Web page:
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Experts Call for Parasite Prevention Planning for Travelling Dogs

27 May 2016

UK - UK vets are being encouraged to address the growing risk tick-borne diseases pose to the health of animals in the UK.

Following cases of Babesiosis recorded in Essex earlier this year, experts are advising vets to speak to pet owners about the parasite populations present in their local area, as well as future holiday destinations, including those within the UK.

Dr Ian Wright, UK head of the European Scientific Council for Companion Animal Parasites, said: “Babesiosis is usually found in mainland Europe but it’s presence in the UK is now a major concern for animal health. Although it will be almost impossible to stop its spread, pet owners travelling across the country with their pets may help accelerate the spread of the parasite from the south, underlying the need for greater awareness of the need to protect our pets. As we’ve seen with the lungworm parasite, the ability for serious diseases to spread northwards to become endemic in the UK is a worrying possibility.”

The BVA’s current advice, as published in their Animal Welfare Foundation literature, recommends pet owners discuss the use of preventative treatment for parasites with their vet before travelling abroad. It may also now be advisable to consider this before holidaying within the UK.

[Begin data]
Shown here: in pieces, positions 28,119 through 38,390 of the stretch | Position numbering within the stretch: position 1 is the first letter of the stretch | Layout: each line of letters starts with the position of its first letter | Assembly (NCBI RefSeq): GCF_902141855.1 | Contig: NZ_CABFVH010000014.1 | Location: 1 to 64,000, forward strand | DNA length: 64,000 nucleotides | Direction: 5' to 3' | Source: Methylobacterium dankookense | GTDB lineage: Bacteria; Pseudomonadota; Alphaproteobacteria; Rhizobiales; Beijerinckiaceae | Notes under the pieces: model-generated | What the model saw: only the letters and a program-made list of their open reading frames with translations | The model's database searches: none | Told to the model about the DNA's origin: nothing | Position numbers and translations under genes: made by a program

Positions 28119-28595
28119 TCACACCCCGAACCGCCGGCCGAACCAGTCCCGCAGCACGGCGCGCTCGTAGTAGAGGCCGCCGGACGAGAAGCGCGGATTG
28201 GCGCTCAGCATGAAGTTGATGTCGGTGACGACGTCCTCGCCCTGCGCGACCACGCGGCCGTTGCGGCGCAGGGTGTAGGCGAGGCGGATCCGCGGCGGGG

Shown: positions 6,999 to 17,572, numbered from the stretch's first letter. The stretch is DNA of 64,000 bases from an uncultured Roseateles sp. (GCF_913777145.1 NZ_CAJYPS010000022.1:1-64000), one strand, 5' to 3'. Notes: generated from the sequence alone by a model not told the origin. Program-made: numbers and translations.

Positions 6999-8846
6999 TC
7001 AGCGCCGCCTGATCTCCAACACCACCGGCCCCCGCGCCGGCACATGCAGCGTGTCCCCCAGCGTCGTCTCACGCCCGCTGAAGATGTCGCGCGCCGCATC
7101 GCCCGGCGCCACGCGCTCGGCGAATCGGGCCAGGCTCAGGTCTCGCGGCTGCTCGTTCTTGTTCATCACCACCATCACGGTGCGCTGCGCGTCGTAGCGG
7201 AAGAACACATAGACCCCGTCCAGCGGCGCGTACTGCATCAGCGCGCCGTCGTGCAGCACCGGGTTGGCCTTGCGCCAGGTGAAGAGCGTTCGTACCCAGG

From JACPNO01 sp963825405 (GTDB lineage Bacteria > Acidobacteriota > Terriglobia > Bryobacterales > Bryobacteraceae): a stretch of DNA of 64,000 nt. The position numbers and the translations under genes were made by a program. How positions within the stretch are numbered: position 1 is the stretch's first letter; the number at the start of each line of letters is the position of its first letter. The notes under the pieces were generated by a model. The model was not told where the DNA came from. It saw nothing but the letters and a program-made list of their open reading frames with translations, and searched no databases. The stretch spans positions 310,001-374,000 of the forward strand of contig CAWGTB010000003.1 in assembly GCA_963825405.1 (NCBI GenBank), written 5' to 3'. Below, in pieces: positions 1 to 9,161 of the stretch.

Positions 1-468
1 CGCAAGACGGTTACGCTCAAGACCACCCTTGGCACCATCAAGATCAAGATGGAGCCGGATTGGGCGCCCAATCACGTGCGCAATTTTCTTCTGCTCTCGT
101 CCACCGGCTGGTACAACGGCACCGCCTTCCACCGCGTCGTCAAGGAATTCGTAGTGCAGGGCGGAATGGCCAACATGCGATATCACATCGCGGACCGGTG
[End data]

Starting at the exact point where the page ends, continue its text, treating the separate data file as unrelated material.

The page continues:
Jenny Helm, University of Glasgow Veterinary Clinician, commented: "Best practice currently recommends preventative treatment to protect pets against ticks, sandflies, heartworm and tapeworm whilst abroad. However, as seen with recent cases, there is justification to extend these guidelines for some of the parasites to include pets travelling within the UK. In recent years I have noticed and been made aware from owners and other vets, of a steady rise in tick numbers across the country. With this there is an increased risk of tick-borne diseases being transmitted to pets. However, if a tick can be killed before it bites, this avoids the risk and provides vital protection to the pet".

Tick Bite Prevention Month will highlight the importance of using preventative treatments to stop ticks biting, as a way to both protect animal health and help minimise the spread of vector-borne diseases. Both Seresto and Advantix provide acaricidal (killing) and repellent (anti-feeding activity) against ticks, helping to stop parasites from taking a blood meal and thereby reducing the risk of vector-borne diseases (VBDs).

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